Curators Coffee Studio

A nine-leaf tulip latte-art pattern in a classic white cup, seen from above.Fitzrovia’s Curators Coffee Gallery has long been a favourite of mine, a convenient stopping off point when going to the BBC Radio Theatre for recordings. However, until the start of this month, in typical Coffee Spot fashion, I’d never been to the original, the Curators Coffee Studio in the heart of the City of London. I’d been past a couple of times, but I’d always been in a hurry and, like last week’s Saturday Short, New Row Coffee, I’d always been put off by the (lack of) size. The loss has been all mine…

Curators, as the name “studio” suggests, is small, no more than a rectangle on a corner, principally catering to the office takeaway trade (it’s shut at the weekends). Despite this, if you’re staying in, the coffee is served in proper cups and there’s a neat window-bar/table, plus some handy seating outside.

The coffee is from Nude Espresso, who provide the house-blend, while there’s also a guest espresso (from Square Mile while I was there), plus decaf and bulk-brew (another Square Mile during my visit). If you’re hungry, Curators has a limited, but decent, range of cakes and sandwiches, plus, as the benches outside proudly proclaim, breakfast.

You can read more of my thoughts after the gallery.

  • The original Curators, Curators Coffee Studio, on Cullum Street in the heart of the city.
  • It's on a corner with tables out front and benches under cover around the corner.
  • Curators makes good use of the extra space around the corner.
  • For example, the window is used to advertise the cakes and sandwiches...
  • ... while the tables next to the benches are also pressed into use.
  • See what I mean?
  • Ah, the most important thing!
  • Curators has also realised that you can hang signs in the window too.
  • Stepping inside, there's not a lot to Curators. This is the view from just inside the door.
  • To the right is the takeaway station...
  • ... while to the left is the door, a couple of stools and the till.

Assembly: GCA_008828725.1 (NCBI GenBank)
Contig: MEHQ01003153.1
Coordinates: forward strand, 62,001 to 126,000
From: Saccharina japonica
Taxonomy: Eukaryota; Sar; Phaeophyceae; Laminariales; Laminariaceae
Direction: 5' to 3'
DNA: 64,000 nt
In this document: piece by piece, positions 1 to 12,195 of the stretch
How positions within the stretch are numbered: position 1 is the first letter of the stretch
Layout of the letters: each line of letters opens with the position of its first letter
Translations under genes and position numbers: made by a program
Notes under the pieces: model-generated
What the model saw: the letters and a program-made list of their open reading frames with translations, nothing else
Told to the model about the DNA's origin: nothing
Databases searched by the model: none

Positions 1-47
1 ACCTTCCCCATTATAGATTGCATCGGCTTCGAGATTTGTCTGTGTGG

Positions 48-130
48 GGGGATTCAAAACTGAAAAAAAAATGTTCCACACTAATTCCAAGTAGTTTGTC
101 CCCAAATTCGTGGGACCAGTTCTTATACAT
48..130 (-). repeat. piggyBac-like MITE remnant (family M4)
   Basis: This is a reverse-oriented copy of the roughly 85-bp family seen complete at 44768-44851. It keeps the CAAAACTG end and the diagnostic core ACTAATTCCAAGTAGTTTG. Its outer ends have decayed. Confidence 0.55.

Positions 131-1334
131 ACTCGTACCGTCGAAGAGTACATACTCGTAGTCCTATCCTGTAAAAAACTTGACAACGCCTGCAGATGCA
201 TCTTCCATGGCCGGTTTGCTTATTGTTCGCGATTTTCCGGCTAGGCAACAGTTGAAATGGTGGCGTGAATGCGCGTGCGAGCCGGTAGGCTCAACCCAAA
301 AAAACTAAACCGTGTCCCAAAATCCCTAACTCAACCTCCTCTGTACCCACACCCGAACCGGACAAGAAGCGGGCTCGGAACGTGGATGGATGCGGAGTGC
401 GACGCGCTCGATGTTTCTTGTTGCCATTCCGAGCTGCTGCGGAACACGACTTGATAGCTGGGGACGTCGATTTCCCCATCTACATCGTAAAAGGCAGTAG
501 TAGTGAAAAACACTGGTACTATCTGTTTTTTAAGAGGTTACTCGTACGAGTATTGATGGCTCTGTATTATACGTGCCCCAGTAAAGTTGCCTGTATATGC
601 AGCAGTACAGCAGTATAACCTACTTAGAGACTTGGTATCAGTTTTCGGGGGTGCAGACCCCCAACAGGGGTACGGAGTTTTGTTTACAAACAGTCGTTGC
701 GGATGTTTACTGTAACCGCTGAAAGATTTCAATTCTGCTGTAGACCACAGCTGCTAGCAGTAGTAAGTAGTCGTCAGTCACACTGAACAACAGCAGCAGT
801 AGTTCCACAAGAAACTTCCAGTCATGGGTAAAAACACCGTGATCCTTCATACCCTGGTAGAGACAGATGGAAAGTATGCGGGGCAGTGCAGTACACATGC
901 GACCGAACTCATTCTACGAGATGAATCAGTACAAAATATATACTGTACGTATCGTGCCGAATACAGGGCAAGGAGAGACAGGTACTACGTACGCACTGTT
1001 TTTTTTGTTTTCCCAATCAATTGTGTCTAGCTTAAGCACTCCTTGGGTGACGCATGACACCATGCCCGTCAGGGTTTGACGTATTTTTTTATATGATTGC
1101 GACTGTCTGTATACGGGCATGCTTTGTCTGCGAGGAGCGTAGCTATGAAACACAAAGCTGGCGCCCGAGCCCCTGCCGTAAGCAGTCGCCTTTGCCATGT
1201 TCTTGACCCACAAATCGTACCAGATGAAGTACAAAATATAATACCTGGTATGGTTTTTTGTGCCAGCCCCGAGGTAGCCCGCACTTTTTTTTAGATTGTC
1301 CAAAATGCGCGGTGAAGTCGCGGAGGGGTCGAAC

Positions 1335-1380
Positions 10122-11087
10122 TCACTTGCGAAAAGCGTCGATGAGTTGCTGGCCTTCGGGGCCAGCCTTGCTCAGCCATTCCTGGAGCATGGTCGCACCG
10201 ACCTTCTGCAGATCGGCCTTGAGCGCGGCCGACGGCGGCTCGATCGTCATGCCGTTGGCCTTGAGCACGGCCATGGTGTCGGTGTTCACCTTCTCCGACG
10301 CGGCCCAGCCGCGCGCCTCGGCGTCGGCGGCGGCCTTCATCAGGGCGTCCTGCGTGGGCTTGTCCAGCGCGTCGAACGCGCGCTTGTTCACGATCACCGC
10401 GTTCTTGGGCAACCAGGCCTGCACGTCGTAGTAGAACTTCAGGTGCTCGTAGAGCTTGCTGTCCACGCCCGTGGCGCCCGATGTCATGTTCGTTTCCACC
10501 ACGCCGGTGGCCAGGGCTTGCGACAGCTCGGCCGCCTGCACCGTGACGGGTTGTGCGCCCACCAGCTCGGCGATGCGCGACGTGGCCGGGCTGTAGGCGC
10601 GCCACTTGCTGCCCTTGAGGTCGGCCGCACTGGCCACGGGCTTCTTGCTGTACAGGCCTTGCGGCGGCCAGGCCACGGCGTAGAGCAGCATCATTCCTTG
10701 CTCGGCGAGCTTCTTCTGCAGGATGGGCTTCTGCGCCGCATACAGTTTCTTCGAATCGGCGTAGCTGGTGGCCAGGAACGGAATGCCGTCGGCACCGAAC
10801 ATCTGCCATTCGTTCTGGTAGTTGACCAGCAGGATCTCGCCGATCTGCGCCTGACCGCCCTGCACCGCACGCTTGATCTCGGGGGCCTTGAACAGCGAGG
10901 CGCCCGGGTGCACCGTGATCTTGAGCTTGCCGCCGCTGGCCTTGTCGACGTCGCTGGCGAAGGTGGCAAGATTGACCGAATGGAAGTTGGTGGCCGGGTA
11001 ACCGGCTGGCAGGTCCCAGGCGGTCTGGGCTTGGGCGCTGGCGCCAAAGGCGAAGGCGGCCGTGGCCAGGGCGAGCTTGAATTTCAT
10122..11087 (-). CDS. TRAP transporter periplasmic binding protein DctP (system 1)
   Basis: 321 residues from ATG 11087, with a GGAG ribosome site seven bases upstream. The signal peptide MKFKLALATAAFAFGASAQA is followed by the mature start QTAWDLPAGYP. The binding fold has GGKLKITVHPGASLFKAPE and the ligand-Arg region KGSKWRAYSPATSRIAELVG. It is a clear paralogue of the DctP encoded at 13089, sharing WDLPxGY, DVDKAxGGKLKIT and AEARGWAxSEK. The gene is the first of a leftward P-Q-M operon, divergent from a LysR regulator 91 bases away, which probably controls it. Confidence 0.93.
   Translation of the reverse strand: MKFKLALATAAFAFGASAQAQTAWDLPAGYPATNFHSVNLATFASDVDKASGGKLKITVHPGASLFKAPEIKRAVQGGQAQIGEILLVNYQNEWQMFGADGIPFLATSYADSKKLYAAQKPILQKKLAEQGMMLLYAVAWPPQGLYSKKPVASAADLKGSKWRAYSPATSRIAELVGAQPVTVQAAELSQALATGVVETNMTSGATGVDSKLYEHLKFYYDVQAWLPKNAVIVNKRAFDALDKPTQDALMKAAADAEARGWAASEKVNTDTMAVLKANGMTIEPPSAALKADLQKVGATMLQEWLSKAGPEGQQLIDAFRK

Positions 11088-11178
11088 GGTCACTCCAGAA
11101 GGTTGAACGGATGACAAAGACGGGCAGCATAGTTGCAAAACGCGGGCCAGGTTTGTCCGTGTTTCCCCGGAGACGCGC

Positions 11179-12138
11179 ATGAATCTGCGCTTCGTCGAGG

• The rest of the seating is behind you/to the right as you come in.
  • It's this four-person window-bar/table.
  • Although there are windows on two sides, Curators still has plenty of lights.
  • Naturally I was fascinated by them.
  • There's a great piece of artwork on the counter, by Tim Shaw unless I'm much mistaken.
  • Curators has some nice touches, such as this line of bottles waiting to be filled with water.
  • You can also buy bags of coffee, which hang in the window to the left of the door.
  • The cakes and sandiwches are to the left of the till...
  • ... while to the right are the Strada and its three matcihng grinders (house, guest, decaf).
  • The grinders helpfully tell you what's on that day.
  • I like a concise coffee menu.
  • I also like the size-based  ordering system.
  • If you don't want espresso, there's always the bulk-brew filter.
  • However, I'm here for espresso, so the Strada is put into action (they're not for me though).
  • The milk is steamed...
  • ... and then the barista springs into action, making a cortado for another customer.
  • I love watching a skilled latte-artist build up the pattern.
  • Here comes the first blob.
  • Each one is added in quick succession with a series of short, controlled movements...
  • ... with each blob displacing and shaping the previous ones.